Screenshot 5: STORY/NARRATIVE. Our film uses the conventions of the genre and has a protagonist vs antagonist narrative like most Film Noir pieces. We have two detectives chasing a bowler hat wearing, Italian speaking hit man and if we were to film the entire film, there would be many close encounters and suspense building chases. Following on from the conventions of the genre, the antagonist is clever and difficult to apprehend. This forces the audience to side with the protagonist/s and they build an emotional attachment to them. We thought that this conventional method of storytelling worked fine, so why fix something that isn’t broken?
Screenshot 6: GENRE/SUGGESTIONS OF IT. The screenshot for this section shows the genre conventions in a good way to explain our reasoning. The shot shows a lightly damaged building in grey, wet conditions in the dark. Keeping in check with the genre’s conventions, this shot isn’t colourful or bright. We chose this because we enjoy the genre’s bases and didn’t want to challenge them in this way, as the tried-and-tested system works just fine.
Screenshots 7 & 8: CHARACTERS. These two shots show our four characters. We have two detectives, so that we could play on a conflict storyline between the two of them if we were to film the whole piece. We have the hitman and we have the victim, a mafia boss’s son. They are fairly simple characters but they don’t need any depth to them to stay interesting, especially as we were only filming the opening titles.
Screenshot 9: SFX. We didn’t use any CGI or any expensive visual trickery in our film but we decided to put it in black and white, following the conventions of the Film Noir genre, more popular in it’s earlier days, when colour film wasn’t available. We filmed across several days, so light levels varied and we fixed it with a B&W filter. We liked the convention and didn’t want to challenge it.
From the preliminary task, (creating a shot library), I have gained a better understanding of the use of each technique and how to incorporate them into a product to represent certain aspects of the narrative and highlight characteristics of our chosen genre. In my progression exploring many aspects of what would be the full product I have practiced analyzing these techniques and have learned how to apply them. I also believe that we have found more intriguing shots than the ones that we originally planned to use. The location that we used is also different from the one we planned previously as there wasn’t enough light in the original spot. We also decided to add a variety of sounds during various scenes, as we all agreed that we wanted a slightly different mood for some scenes. Coming from our first ideas, the film sort of grew up, adopting a broader range of ideas and camera angles to better the final product.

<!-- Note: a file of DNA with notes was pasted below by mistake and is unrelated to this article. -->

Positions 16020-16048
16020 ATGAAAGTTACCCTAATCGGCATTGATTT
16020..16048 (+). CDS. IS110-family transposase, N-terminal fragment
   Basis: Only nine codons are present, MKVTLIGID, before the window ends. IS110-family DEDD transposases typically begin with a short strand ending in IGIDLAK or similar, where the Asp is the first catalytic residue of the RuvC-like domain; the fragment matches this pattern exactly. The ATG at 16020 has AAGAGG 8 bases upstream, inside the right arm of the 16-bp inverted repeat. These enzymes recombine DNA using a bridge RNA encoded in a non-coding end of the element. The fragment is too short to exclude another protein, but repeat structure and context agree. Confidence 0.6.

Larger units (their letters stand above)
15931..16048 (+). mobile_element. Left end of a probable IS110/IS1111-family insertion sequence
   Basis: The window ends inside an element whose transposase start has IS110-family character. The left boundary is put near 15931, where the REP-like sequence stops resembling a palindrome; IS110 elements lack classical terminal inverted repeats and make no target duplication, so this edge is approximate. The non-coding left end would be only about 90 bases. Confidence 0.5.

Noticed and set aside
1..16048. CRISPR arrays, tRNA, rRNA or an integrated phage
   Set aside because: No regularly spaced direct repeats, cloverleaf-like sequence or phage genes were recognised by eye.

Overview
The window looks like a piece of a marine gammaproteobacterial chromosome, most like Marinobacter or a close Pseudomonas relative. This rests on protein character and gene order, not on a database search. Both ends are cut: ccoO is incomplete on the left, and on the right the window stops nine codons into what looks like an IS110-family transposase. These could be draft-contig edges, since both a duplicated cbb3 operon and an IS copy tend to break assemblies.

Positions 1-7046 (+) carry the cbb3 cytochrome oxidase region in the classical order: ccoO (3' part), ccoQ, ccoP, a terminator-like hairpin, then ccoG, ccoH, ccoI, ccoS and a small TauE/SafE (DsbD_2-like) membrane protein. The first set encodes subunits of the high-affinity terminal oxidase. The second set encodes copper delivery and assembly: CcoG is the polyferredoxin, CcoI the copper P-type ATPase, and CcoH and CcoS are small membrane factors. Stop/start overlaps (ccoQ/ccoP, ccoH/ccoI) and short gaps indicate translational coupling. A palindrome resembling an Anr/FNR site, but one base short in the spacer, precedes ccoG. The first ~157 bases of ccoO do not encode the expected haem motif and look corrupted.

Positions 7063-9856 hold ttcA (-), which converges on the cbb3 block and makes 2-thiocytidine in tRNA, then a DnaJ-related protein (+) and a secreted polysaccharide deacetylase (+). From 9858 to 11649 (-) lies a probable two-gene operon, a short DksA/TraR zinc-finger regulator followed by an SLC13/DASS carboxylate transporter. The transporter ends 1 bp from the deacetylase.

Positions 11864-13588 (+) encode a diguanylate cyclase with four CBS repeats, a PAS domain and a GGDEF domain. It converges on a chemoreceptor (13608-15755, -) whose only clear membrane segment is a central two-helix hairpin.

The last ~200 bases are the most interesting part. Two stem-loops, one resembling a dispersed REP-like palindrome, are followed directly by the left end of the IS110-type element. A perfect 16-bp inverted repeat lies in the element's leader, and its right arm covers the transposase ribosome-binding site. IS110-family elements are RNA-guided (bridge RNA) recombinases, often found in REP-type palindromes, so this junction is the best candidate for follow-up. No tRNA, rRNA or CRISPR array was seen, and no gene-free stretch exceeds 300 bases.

We would have attracted the audience, (if it was a real film), with the bold and simple title, early character development and early action scene, with suspense built up from the get-go. In our video, we used reasonably long shots at the start with the main character walking around some buildings. We did this because we wanted to build suspense and we wanted to attract the audience and force them to want to know what will happen to the main character. After the killing, the killer disappears into the darkness to emphasize the Film Noir effect. During the detective scenes we really wanted the audience to feel like they were looking for clues, just like the two detectives were. We felt like the shots and costumes would engross the viewer in the story and allow them, not only to view it, but to experience it too.